One Superman story appeared in each issue of the large anthology WORLD’S FINEST COMICS, and Frank Shuster lettered the ones in issues 6-10. These were again 12 or 13 pages long, and the book came out four times a year. The sample above has quite a lot of lettering for Superman, whose stories by Jerry Siegel were often less wordy than this.
Frank’s R’s are very curvy in this example from the last story I think was lettered by him in this series.
And on the last panel we see both Frank’s question marks and his THE END.
On the next Superman story we see typical Ira Schnapp question marks and THE END. I think Ira was the letterer of these from this point on. His ability to imitate Frank is pretty convincing, and it took me a while to figure it out, but I think by the summer or early fall of 1943, Schnapp was the main letterer for all the Superman stories. For more on Schnapp’s lettering in WORLD’S FINEST, see THIS post.
Below is a summary of Frank Shuster’s lettering in comics, all on Superman stories.
#26 July 1940 13pp, #35 April 1941 13pp, #36 May 1941 13pp, #46 March 1942 13pp, #47 April 1942 13pp, #48 May 1942 13pp, #49 June 1942 13pp, #51 Aug 1942 13pp, #52 Sept 1942 13pp, #53 Oct 1942 13pp, #54 Nov 1942 13pp, #55 Dec 1942 13pp, #56 Jan 1943 13pp, #57 Feb 1943 13pp, #58 March 1943 13pp, #59 April 1943 13pp, #60 May 1943 12pp
SUPERMAN (story numbers in parentheses)
#5 Summer 1940 (1) pp 9-10, 13, #8 Jan/Feb 1941 (2) 13pp, #16 May/June 1942 (2) 12pp (3) 13pp (4) 13pp, #17 July/Aug 1942 (1) 13pp (2) 12pp (3) 13pp, (4) 13pp, #18 Sept/Oct 1942 (1) 13pp (2) 13pp (3) 13pp (4) 13pp, #19 Nov/Dec 1942 (1) 13pp (2) 13pp (3) 13pp (4) 13pp, #20 Jan/Feb 1943 (1) 13pp (2) 13pp (3) 13pp (4) 13pp, #21 March/April 1943 (1) 13pp (2) 13pp (3) 13pp (4) 13pp, #22 May/June 1943 (1) 12pp (2) 12pp (3) 12pp (4) 13pp, #23 July/Aug 1943 12pp (2) 12pp (3) 12pp (4) 12pp, #24 Sept/Oct 1943 (2) 12pp, #25 Nov/Dec 1943 (3) 12pp
WORLD’S FINEST COMICS
#6 Summer 1942 13pp, #7 Fall 1942 13pp, #8 Winter 1942 13pp, #9 Spring 1943 13pp, #10 Summer 1943 13pp
That’s a total of 706 comics pages. If we add the estimated 943 pages of similar work for the strips, Frank Shuster’s grand total is roughly 1,649 pages, a substantial amount of lettering.
The Siegel and Shuster studio had become fragmented by the mid 1940s. Writer Jerry Siegel was drafted and served mostly in Hawaii from 1943 to 1946. He had stockpiled scripts before he left, but when those ran out, DC Comics assigned other writers to the strips and comics. Editor-in-chief Whitney Ellsworth wrote some, as did editor Jack Schiff. Also tapped for Superman scripts were DC writers Alvin Schwartz, Bill Finger and others.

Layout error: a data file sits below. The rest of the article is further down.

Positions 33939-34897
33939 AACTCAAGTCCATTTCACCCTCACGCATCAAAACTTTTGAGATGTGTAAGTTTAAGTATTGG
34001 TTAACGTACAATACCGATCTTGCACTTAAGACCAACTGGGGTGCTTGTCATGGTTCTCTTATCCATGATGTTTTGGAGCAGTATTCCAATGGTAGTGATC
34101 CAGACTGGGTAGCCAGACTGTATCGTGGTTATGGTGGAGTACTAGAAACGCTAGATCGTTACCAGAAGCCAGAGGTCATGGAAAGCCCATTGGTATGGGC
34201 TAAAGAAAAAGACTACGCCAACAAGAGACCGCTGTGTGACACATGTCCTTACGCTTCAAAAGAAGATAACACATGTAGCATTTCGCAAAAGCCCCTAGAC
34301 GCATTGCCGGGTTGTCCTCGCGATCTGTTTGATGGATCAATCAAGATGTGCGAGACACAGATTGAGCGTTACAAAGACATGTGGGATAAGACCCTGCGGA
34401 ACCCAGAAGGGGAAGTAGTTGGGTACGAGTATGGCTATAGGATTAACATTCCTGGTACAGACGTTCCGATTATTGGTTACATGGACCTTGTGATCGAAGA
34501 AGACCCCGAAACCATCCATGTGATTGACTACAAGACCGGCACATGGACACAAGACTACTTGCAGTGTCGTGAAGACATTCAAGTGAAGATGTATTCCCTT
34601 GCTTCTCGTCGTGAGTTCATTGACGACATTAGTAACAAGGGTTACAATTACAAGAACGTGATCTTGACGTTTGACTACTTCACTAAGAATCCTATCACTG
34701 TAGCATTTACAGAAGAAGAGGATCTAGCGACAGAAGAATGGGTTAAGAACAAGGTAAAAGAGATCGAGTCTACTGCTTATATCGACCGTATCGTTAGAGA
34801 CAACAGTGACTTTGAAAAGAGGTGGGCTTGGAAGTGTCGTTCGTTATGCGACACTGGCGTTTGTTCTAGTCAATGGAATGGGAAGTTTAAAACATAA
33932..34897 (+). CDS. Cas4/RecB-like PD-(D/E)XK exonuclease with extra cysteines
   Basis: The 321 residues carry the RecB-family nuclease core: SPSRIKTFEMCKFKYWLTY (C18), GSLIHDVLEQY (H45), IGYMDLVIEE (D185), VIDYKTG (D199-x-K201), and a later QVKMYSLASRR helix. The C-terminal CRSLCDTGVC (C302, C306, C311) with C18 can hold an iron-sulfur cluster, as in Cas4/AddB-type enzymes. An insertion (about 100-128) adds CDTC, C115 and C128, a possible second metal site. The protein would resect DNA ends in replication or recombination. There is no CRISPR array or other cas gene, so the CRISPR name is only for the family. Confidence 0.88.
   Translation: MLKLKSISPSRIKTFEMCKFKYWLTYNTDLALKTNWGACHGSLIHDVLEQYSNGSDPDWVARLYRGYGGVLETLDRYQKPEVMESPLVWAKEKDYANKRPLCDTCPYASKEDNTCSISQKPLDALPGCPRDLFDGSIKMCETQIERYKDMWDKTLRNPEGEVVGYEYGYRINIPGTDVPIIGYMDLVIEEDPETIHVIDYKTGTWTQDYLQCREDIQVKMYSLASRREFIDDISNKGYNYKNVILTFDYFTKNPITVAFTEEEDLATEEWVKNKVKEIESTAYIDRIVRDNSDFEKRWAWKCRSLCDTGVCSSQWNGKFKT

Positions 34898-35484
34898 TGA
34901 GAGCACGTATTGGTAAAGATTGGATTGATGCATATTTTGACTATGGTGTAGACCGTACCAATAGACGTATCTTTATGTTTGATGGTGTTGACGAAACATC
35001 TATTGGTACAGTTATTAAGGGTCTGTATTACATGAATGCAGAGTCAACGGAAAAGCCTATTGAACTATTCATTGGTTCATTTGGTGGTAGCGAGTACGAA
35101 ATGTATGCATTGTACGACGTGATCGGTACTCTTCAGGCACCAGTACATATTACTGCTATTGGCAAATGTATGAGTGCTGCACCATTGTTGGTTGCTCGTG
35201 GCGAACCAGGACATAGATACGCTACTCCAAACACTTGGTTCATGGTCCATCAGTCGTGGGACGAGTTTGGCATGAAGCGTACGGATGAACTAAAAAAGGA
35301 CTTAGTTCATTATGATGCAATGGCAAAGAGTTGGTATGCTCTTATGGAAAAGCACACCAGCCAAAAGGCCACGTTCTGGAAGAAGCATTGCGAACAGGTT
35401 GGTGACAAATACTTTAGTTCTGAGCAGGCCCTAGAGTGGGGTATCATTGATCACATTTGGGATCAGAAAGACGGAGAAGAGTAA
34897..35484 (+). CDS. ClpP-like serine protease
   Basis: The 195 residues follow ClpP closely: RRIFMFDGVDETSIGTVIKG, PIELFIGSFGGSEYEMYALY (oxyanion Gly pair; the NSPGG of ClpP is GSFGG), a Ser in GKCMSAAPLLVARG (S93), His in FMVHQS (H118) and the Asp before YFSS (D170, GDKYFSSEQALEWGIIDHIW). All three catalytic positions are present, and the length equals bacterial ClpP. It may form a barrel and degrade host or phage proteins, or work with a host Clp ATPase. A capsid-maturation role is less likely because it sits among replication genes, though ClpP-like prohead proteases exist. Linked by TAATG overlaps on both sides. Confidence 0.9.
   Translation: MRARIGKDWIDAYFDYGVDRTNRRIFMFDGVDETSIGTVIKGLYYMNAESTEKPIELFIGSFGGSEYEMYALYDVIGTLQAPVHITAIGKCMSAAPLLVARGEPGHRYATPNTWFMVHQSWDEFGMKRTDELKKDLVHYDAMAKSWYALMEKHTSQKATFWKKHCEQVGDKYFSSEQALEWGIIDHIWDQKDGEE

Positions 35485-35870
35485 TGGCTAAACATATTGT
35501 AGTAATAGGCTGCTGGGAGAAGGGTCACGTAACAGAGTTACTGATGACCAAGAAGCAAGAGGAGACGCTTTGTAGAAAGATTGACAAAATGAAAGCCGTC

DC had begun hiring artists directly to produce Superman stories as early as the summer of 1940, when a run of stories in ACTION COMICS #28 to #34 were pencilled by Jack Burnley, inked by Jack and his brother Ray, and lettered by his sister Betty Burnley Bentley. In 1942, DC hired Joe Shuster assistant Wayne Boring to produce Superman work directly for them, and he was one of the most prolific artists on Superman strips and comics from then until 1967. Frank Shuster lettered many of those stories up to about mid 1943, so it’s possible DC was paying him directly too. When Jerry Siegel was released from the service in 1946, he found much of his Superman work taken over by others, and Joe Shuster’s increasingly poor eyesight meant that he wasn’t drawing much Superman either. The two had long felt the injustice of their financial deal, and in 1947, they began suing DC to regain the rights to Superman. That and subsequent lawsuits dragged on for years and were mostly unsuccessful. When the suits started, DC cut Siegel and Shuster off from all new work. It’s likely that even if Frank had wanted to continue lettering Superman stories and strips, he would have been forced to stop then. Siegel and Shuster launched a new series, FUNNYMAN, at Magazine Enterprises in 1948, but it didn’t last long. It was the last time their dual byline would appear on new material. I don’t see any of Frank’s lettering there.
In 1947 Jerry Siegel moved to the New York area. He probably wanted to look for new writing work while keeping an eye on his court case, and he was getting divorced from his first wife. Jerry did find some writing work in and out of comics, but struggled and had to take non-comics jobs. Eventually he was allowed to write again for DC, but that was never credited or acknowledged publicly. Joe Shuster and his family also moved to Queens, New York. His mother Ida and sister Jean lived together in one apartment, and Frank and Joe lived in another nearby. Frank found steady employment with the Nielson TV ratings company working on their ratings charts, where his lettering experience probably came in handy. Joe found comics work here and there, some of it very much not for children, but Frank essentially supported Joe for a number of years. After many legal struggles and appeals to DC by Jerry and Joe and their fans and professional colleagues like Jerry Robinson and Neal Adams, Jerry and Joe were awarded lifetime pensions by Time/Warner, now the owner of DC Comics, a move that headed off what could have been very bad publicity right before the release of the first Superman movie with Christopher Reeve in 1978. After that, both Jerry and Joe moved to California near each other. Frank stayed in Queens for the rest of his life. As far as I know he never married. After the death of their mother Ida in 1974, sister Jean eventually married and moved to Texas. Frank and Jean became the heirs to Joe’s estate when he passed in 1992. Frank Shuster died in Flushing, Queens on November 7, 1996.
As was often the case, letterers did not receive credit in Superman comics and newspaper strips in the 1940s, where it was usually considered something done by the artist. I’m glad I was able to finally give Frank Shuster credit for his lettering on Superman, and put a name to the artful style I have long admired.
Jerry Siegel on Wikipedia.
Joe Shuster on Wikipedia.
I highly recommend Brad Ricca’s biography of them, “Super Boys,” link below.